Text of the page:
Electrical shock can be painful and fatal. Early use of electric power showed people need help with electricity in their homes and businesses. Ongoing study and technological change contribute to rules for electrical safety. These safety rules, called the National Electrical Code, describe electrical conduit and its use.
Electrical conduit is rigid or flexible tubing that protects electrical wiring. ANAMET Electrical, Inc. makes flexible electrical conduit conforming to “raceway of circular cross section made of helically wound, formed, interlocked metal strip” and “raceway of circular cross section having an outer liquid tight, non-metallic, sunlight resistant jacket over an inner metal flexible core.” These two definitions developed in the last 120 years in the National Electrical Code aligned with the National Fire Protection Association.
There are many ways to suffer injury or loss from poorly managed electricity. However, electrical conduit prevents contact between electrical wires and conductive or flammable material. Electrical conduit ensures a safe ground path for electricity and an armored route for electrical wiring and audio, video, telephone and internet cable.
When buying a home or building an addition, an inspector usually examines construction to see if it is “up to Code,” so shortfalls or deviations from the safety code are known to the buyer and seller. This is because fire can be started by overcurrent demand and poorly installed, worn or aged wiring, when wiring overheats or causes a spark. Even if an older home previously passed an inspection, new standards may require new wiring or safety systems. Often, conduit is not replaced because new wires can be pulled through existing conduit to upgrade the electrical system. Large diameter electrical conduit provides options for future upgrade.
Electrical conduit changes with technology and safety knowledge. ANAMET Electrical, Inc. made conduit to Code requirements for over 70 years. Founded in 1908 as American Metal Hose, ANAMET Electrical set standards for stripwound metal house used as flexible metal conduit. On April 18, 1949, Underwriter Laboratories listed the first liquid tight, flexible, electrical conduit called UA, which is still in production at ANAMET Electrical, Inc.
Both rigid and flexible electrical conduit can be seen on building sites, strung through walls and ceilings to protect wiring. “Flex” or “Greenfield” flexible metal conduit is approved for installation indoors in dry conditions. It protects wiring distributing power from a central grounding and bonding circuit-breaker box to outlets, appliances, controls and lights. Indoor conduit can be rigid or flexible, but they are not liquid tight, so water may degrade wiring.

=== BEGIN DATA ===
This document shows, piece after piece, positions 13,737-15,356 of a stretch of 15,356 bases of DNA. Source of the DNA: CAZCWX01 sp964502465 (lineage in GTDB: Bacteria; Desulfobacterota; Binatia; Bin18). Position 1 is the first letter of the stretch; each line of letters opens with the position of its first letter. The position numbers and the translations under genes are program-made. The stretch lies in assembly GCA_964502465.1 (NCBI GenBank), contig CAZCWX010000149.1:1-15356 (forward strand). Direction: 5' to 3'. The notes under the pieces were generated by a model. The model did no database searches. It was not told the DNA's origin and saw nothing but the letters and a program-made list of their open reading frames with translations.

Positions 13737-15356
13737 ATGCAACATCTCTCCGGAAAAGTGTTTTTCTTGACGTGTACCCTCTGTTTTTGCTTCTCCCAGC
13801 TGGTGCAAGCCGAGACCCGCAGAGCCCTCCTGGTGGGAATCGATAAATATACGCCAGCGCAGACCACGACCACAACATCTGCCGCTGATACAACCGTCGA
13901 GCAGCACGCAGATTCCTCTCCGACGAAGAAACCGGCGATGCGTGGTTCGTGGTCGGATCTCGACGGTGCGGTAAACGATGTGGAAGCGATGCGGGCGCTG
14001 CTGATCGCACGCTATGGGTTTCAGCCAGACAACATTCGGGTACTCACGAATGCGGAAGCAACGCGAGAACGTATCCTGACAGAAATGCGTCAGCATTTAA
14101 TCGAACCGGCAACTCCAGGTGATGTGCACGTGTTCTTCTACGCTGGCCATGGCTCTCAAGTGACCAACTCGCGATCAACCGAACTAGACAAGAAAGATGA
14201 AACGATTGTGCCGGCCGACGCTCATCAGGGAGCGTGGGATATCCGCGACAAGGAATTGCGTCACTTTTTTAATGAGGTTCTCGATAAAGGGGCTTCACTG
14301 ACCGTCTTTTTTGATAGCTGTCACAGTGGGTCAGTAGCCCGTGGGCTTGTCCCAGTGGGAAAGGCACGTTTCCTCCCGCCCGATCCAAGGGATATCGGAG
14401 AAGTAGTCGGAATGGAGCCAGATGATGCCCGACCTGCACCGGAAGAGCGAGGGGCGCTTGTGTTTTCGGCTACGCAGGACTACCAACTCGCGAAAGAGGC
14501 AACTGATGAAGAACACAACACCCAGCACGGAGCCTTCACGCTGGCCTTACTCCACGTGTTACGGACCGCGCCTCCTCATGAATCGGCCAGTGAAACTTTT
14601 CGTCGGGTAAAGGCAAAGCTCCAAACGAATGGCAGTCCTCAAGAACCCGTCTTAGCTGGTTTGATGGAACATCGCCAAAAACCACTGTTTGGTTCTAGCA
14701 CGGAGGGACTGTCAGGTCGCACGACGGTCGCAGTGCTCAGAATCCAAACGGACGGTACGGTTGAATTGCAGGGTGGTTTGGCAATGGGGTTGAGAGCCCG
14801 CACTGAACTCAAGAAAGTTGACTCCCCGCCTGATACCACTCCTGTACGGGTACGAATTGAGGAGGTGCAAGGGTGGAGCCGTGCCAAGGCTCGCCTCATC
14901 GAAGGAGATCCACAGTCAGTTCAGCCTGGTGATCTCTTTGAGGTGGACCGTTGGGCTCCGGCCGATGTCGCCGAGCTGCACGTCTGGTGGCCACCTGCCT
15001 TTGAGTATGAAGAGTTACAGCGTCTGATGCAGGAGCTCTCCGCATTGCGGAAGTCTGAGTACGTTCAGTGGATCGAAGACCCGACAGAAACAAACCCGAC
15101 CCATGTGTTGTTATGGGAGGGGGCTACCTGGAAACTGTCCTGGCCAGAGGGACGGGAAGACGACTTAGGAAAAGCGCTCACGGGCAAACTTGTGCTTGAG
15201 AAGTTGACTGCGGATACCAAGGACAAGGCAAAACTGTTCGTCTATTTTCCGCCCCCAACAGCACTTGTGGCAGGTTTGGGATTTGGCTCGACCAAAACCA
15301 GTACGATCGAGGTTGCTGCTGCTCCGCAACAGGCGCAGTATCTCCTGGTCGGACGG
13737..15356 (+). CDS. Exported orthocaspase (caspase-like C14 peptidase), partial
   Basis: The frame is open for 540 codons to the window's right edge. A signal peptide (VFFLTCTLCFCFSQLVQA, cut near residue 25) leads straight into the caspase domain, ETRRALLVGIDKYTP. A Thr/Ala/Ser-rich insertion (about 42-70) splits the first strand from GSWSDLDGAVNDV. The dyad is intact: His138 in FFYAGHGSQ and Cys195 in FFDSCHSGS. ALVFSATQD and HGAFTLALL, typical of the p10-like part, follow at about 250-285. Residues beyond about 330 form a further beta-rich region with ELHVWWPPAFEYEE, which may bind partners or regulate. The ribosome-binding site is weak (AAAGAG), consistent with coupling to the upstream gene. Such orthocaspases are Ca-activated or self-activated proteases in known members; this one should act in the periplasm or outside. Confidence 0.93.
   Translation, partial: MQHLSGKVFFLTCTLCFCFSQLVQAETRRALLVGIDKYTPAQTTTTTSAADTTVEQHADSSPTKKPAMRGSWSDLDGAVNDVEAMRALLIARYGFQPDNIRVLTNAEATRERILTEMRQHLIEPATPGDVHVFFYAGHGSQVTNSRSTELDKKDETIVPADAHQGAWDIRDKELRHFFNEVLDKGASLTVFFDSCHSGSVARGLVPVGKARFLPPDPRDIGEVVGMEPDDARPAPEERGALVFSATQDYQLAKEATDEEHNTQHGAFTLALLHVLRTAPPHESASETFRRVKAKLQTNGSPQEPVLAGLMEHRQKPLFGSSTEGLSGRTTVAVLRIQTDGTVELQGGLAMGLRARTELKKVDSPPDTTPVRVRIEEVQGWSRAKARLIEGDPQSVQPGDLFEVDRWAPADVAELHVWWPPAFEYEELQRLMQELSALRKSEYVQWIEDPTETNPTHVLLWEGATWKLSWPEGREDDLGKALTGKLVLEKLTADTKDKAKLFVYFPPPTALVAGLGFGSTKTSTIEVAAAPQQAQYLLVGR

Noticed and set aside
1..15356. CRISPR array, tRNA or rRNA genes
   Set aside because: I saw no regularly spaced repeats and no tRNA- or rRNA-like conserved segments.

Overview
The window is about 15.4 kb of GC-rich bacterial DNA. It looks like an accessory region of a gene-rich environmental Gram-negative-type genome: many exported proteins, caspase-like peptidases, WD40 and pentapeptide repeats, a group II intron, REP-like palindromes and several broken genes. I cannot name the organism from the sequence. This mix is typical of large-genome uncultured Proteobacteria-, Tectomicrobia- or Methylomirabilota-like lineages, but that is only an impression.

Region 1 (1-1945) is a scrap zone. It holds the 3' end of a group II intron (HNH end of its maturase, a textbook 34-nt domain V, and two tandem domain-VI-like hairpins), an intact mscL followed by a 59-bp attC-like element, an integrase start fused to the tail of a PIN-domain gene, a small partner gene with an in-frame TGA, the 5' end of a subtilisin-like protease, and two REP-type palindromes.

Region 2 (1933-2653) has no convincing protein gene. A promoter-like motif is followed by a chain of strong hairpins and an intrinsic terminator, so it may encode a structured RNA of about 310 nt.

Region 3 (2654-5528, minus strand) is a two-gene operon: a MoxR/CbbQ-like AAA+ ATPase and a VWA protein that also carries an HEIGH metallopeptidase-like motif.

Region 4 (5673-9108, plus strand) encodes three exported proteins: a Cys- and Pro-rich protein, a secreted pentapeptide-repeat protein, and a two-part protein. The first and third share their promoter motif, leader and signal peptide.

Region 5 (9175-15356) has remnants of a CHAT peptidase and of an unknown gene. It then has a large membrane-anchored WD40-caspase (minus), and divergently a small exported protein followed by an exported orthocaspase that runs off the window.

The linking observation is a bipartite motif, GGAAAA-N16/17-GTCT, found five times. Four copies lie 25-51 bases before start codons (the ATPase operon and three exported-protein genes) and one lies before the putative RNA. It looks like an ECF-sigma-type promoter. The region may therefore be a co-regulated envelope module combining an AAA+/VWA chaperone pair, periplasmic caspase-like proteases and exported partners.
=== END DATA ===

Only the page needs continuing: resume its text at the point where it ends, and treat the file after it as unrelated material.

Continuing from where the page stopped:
In contrast, liquid tight, flexible conduit has a metal or plastic core covered by thermosetting plastic. The plastic jacket protects wiring from liquids, temperature extremes and corrosive chemicals. The Code allows ground burial of liquid tight electrical conduit. Some utility companies recommend burial of electrical power lines inside plastic or plastic-jacketed conduit, due to the tree roots and their persistent intrusion into buried power lines. Burial of electrical power lines avoids use of power poles and pole-mounted transformers. Burial avoids wind, weather damage and weather-related power loss.
Approved for outdoor use, liquid tight conduit protects wiring from the sun, wind and weather extremes. This conduit can be used to connect solar panels, air conditioners, heat pumps, wells, antennas, boathouses, garages, work sheds, greenhouses, hot tubs, swimming pools, irrigation controls, and outdoor sound and lighting systems.
ANAMET Electrical persists in creating conduit that meets or exceeds safety requirements. Even if the conduit is not visible, choosing UL approved conduit ensures that safety is the first consideration to connect and protect wiring and cable. Electrical conduit fittings are designed to ensure a liquid tight connection. SEALTITE® electrical conduit fittings make sure water cannot enter the liquid tight conduit, ensuring safe connection of electrical power.
When purchasing electrical conduit and fittings consider the conditions of use, future options and local code requirements. Save money and avoid unsafe conditions by working within the local code, contact us or request information today.